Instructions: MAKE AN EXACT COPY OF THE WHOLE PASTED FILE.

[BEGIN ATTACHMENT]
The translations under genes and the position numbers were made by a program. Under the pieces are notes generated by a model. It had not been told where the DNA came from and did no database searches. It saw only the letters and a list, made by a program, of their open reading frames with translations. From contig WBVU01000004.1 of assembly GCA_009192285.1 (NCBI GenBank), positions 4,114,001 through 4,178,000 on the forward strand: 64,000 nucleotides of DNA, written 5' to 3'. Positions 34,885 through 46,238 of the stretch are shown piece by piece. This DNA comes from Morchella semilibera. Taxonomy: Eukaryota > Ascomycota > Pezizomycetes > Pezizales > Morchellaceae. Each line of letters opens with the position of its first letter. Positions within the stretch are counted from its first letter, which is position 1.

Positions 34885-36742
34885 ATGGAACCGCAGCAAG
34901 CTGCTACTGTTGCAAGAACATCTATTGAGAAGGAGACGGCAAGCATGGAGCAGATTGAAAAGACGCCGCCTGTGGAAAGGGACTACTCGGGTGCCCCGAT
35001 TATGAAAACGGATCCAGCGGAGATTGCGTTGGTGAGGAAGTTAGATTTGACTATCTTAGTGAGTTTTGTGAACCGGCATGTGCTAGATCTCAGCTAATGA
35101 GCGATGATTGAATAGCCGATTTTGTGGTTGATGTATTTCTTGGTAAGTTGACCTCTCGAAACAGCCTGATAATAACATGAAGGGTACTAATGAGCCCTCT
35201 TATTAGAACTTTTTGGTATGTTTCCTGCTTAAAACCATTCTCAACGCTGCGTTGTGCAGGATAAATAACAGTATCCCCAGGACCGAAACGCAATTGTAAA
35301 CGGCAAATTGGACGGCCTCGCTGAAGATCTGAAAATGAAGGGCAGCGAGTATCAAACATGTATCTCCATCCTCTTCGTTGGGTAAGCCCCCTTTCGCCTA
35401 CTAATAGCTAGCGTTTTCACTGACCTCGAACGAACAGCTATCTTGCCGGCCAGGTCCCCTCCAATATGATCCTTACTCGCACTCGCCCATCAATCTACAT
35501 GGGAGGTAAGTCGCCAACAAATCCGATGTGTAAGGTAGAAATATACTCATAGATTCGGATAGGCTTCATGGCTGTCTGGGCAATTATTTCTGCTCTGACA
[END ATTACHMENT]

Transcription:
The translations under genes and the position numbers were made by a program. Under the pieces are notes generated by a model. It had not been told where the DNA came from and did no database searches. It saw only the letters and a list, made by a program, of their open reading frames with translations. From contig WBVU01000004.1 of assembly GCA_009192285.1 (NCBI GenBank), positions 4,114,001 through 4,178,000 on the forward strand: 64,000 nucleotides of DNA, written 5' to 3'. Positions 34,885 through 46,238 of the stretch are shown piece by piece. This DNA comes from Morchella semilibera. Taxonomy: Eukaryota > Ascomycota > Pezizomycetes > Pezizales > Morchellaceae. Each line of letters opens with the position of its first letter. Positions within the stretch are counted from its first letter, which is position 1.

Positions 34885-36742
34885 ATGGAACCGCAGCAAG
34901 CTGCTACTGTTGCAAGAACATCTATTGAGAAGGAGACGGCAAGCATGGAGCAGATTGAAAAGACGCCGCCTGTGGAAAGGGACTACTCGGGTGCCCCGAT
35001 TATGAAAACGGATCCAGCGGAGATTGCGTTGGTGAGGAAGTTAGATTTGACTATCTTAGTGAGTTTTGTGAACCGGCATGTGCTAGATCTCAGCTAATGA
35101 GCGATGATTGAATAGCCGATTTTGTGGTTGATGTATTTCTTGGTAAGTTGACCTCTCGAAACAGCCTGATAATAACATGAAGGGTACTAATGAGCCCTCT
35201 TATTAGAACTTTTTGGTATGTTTCCTGCTTAAAACCATTCTCAACGCTGCGTTGTGCAGGATAAATAACAGTATCCCCAGGACCGAAACGCAATTGTAAA
35301 CGGCAAATTGGACGGCCTCGCTGAAGATCTGAAAATGAAGGGCAGCGAGTATCAAACATGTATCTCCATCCTCTTCGTTGGGTAAGCCCCCTTTCGCCTA
35401 CTAATAGCTAGCGTTTTCACTGACCTCGAACGAACAGCTATCTTGCCGGCCAGGTCCCCTCCAATATGATCCTTACTCGCACTCGCCCATCAATCTACAT
35501 GGGAGGTAAGTCGCCAACAAATCCGATGTGTAAGGTAGAAATATACTCATAGATTCGGATAGGCTTCATGGCTGTCTGGGCAATTATTTCTGCTCTGACA